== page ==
Alzheimer’s Scholar Program Seeks Proposals for Disease Research, Treatments
The Alzheimer’s Drug Discovery Foundation (ADDF) and the Harrington Discovery Institute are calling for proposals for their 2017 ADDF-Harrington Scholar Award, which supports innovative research that aims to prevent, treat or cure Alzheimer’s disease (AD).
Applicants are eligible to receive financial support over two years of up to $600,000 and drug development and project management support through Harrington’s Innovation Support Center.
“This is a superb opportunity for creative researchers who seek a cure for Alzheimer’s and other dementias,” Jonathan Stamler, MD, president of the Harrington Institute, said in a press release. “The ADDF-Harrington partnership brings a unique combination of know-how and resources to advance the most innovative discoveries in Alzheimer’s disease.”
The call is open to investigators of academic researchers at medical centers, research institutes, and universities in the United States. In the case of a team of researchers, the team’s principal investigator must have the equivalent of a medical doctorate (MD) or a philosophy doctorate (PhD).
Proposals should demonstrate creativity in their approach to science, and should aim to treat, prevent, or slow the progression of Alzheimer’s, other dementias, or cognitive aging.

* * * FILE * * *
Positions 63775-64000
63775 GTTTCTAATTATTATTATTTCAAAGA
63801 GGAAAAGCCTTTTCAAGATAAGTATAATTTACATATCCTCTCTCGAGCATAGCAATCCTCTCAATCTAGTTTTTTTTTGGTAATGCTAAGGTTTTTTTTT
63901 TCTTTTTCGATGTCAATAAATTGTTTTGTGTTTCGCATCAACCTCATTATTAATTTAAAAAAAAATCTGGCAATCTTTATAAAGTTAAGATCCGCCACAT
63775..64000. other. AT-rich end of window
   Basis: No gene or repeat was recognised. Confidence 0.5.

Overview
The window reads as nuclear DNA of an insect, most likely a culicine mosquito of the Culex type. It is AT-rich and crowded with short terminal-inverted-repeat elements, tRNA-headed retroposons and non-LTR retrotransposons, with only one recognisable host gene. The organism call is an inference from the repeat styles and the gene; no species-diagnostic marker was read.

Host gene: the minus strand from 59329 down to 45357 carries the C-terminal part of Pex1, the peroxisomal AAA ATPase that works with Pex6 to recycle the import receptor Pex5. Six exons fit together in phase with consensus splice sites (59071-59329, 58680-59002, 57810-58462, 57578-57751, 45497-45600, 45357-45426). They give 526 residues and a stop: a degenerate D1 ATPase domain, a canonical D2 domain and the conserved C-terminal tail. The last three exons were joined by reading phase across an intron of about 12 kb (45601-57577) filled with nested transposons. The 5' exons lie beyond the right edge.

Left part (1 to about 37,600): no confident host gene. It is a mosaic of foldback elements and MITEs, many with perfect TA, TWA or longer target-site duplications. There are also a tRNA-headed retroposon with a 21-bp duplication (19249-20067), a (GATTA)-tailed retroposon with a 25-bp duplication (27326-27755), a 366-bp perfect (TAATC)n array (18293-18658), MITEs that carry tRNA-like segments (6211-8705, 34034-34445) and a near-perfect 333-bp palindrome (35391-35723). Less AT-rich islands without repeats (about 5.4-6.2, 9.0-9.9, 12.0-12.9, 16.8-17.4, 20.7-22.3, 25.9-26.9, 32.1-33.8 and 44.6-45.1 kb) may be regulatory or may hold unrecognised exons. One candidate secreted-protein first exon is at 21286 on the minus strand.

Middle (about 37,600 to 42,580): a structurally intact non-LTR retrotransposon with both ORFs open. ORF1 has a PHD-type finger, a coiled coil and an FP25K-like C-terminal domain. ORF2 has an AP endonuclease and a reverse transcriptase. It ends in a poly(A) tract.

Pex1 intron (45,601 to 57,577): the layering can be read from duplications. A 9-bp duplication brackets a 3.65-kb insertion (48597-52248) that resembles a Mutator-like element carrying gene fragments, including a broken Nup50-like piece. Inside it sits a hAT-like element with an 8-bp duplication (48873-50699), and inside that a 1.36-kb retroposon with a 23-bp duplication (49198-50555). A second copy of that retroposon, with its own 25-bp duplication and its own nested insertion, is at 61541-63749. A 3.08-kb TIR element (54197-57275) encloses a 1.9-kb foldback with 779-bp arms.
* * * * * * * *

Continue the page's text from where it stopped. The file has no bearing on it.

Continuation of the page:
Applications must include a letter of intent and be submitted online through the program’s website. The deadline for a letter of intent is March 17, and the full proposal must be submitted by midnight July 14. Up to three awards are expected to be announced by the end of October.
“Our collaboration with Harrington Discovery Institute provides Alzheimer’s researchers critical support needed to move discoveries into clinical trials,” said Howard Fillit, MD, ADDF’s founding executive director and chief science officer.
“The impact of Alzheimer’s disease is enormous. We need new and diverse approaches to make a difference — and our partnership with Harrington Discovery Institute exemplifies our commitment to advancing these.”
In related news, the ADDF awarded a Georgetown researcher $2.1 million in October to support a Phase 2 clinical trial of low-dose nilotinib (Tasigna, a cancer therapy) in patients with Alzheimer’s.
The grant was awarded as part of the ADDF’s initiative “Learning from Cancer Advance Treatments for Neurodegenerative Diseases,” which aims to develop new therapies and test existing cancer therapies for their potential in treating Alzheimer’s. This initiative is an example of the funding opportunities the ADDF offers to researchers.